And then there are the city's legendary night markets to conquer. Shilin Street Night Market (Dadong Rd, Shilin District) is always a good bet, though it's common to hear locals complain about the declining quality of the food. Their suggestion? try the Raohe Street Night Market (Raohe Street, Songshan District). It's one of the oldest thoroughfares of sights, sounds and not-always-pleasant smells, where you'll find innovation in grub and cheap prices on the deep fried breaded chicken patties, smelly tofu, and the street's must-try: hu jiao bing (pepper meat buns) that hides a steaming glob of minced meat and spring onions in a tandoori-baked doughly shell.
The bizarrely named Addiction Aquatic Development (18 Alley 2, Lane 410, Minzu East Rd, Zhongshan District, +886 2 2508 1268, www.addiction.com.tw) might sound like a research lab, but it's actually a gourmet fish market with huge tanks full of edible sea life. If you don't quite like your meat hacked up before your eyes, there's also a small sashimi bar where you can buy gleaming takeaway packs of both fresh slices and pre-prepared sushi. Oppositethe market, in Addiction's equally mystifyingly named Area 4, is a restaurant where a flat price gets you seafood that the chefs will boil, fry and stew to perfection.
While the speakeasy bar movement hasn't really taken off in Taipei, the city is still home to a couple of good bars, Ounce Taipei (No.40, Lane 63, Section 2, 2 Dunhua South Rd, Da'an District, +886 2 2708 6885, www.ouncetaipei.com) requires an act of faith and a keen eye to enter. To find it, step into Relax: The Espresso Place – trust us – and look at the wall of box frames in the left corner of the oddly shaped room. You'll need to find a buzzer and ask for permission to enter. Inside, the well-hidden and dimly lit bar is fronted by American expat Liam Baer, who makes a mean cigar-infused Old Fashioned.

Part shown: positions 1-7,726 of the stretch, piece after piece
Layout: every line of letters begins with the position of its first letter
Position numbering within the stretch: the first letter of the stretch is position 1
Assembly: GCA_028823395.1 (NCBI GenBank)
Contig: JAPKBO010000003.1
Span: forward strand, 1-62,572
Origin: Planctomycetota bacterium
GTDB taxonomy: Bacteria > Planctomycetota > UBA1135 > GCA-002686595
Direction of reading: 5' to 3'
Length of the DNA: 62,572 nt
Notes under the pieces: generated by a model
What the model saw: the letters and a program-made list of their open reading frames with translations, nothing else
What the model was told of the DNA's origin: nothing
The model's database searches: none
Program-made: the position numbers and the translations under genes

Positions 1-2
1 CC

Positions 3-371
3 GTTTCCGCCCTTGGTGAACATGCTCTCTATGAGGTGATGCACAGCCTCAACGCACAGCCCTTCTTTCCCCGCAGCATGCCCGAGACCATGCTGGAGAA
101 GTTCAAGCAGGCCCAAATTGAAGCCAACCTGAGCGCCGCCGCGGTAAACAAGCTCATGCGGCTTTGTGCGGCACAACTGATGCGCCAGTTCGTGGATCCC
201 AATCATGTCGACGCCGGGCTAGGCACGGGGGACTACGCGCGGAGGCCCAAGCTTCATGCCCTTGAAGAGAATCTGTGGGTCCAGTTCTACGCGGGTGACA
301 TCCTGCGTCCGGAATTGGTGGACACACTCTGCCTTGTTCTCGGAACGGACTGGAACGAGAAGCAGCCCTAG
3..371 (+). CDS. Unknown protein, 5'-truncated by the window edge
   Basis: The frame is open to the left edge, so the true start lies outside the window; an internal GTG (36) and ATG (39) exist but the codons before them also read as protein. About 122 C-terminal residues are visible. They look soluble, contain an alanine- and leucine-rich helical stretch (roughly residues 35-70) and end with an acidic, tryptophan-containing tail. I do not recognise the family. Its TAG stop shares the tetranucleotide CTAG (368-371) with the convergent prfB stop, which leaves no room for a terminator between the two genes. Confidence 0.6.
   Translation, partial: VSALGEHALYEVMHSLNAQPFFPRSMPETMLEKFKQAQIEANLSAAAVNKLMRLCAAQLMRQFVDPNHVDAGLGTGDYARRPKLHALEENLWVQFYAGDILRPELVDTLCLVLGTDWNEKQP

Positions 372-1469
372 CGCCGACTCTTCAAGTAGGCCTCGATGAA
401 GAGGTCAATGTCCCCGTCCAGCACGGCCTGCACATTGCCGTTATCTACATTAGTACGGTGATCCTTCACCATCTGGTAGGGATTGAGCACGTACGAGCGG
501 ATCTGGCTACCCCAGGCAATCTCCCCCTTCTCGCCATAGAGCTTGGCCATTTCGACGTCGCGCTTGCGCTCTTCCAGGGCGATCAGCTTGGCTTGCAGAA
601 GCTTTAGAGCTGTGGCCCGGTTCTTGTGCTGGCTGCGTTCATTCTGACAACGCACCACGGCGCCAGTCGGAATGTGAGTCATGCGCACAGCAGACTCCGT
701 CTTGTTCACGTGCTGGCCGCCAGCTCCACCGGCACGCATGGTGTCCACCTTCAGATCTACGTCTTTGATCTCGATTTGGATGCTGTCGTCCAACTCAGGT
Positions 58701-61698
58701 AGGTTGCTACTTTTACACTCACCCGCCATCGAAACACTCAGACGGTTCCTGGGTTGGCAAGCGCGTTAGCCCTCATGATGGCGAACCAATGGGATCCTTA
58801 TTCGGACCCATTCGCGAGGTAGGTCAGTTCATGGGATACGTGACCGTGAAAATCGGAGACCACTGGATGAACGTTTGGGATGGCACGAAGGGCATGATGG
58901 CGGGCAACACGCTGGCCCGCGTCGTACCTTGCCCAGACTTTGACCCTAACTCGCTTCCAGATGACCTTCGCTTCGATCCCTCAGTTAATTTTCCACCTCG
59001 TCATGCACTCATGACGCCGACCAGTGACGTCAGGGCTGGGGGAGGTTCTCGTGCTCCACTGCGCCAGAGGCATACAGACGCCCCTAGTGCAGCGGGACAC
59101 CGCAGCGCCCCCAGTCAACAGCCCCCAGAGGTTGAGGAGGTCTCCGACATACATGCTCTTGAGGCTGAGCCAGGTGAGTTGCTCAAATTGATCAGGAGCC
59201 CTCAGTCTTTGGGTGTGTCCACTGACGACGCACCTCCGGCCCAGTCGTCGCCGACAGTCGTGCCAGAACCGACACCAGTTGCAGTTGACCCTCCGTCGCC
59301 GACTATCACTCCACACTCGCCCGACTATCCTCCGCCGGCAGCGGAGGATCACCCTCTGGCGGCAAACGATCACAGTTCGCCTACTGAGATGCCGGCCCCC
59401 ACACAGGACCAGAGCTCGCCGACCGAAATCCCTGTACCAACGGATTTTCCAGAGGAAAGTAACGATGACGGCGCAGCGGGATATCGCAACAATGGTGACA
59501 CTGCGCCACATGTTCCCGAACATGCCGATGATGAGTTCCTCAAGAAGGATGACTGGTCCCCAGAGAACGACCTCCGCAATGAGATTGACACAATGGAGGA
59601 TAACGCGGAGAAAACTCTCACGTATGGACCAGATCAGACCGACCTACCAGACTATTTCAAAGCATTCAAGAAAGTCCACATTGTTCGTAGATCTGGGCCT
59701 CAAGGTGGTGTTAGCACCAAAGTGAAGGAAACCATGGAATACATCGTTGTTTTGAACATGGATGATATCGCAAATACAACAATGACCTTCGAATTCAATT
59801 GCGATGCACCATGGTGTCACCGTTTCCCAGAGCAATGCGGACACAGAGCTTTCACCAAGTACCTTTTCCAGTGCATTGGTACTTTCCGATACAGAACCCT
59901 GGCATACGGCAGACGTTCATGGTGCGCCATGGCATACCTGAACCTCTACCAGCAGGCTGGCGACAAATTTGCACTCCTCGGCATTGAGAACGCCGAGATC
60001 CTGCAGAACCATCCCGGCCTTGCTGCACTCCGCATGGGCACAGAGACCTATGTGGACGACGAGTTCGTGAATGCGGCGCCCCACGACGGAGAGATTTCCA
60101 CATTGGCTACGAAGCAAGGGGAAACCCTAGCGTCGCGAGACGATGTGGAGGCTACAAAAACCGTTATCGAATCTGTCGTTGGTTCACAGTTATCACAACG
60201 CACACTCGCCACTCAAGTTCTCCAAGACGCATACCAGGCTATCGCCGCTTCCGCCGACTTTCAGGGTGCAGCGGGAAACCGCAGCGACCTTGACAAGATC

Across town, in a residential development by Taipei 101, Alchemy Bar (2F, No.16-1, Section 5, Xinyi Rd, Xinyi District, +886 9 5358 5759) is another spot that requires a bit of work to find. To gain entry, muster your best Mandarin and make a reservation before heading down. Enter through the posh Marquee Restaurant and lounge and wait for the servers guarding the second floor to whisk you upstairs to yet another dark room, this time headed by Taiwan's Diageo World Class 2010 champ. Angus Zou. His bar stocks some of the more premium pours in town, some of which he hand-carries in.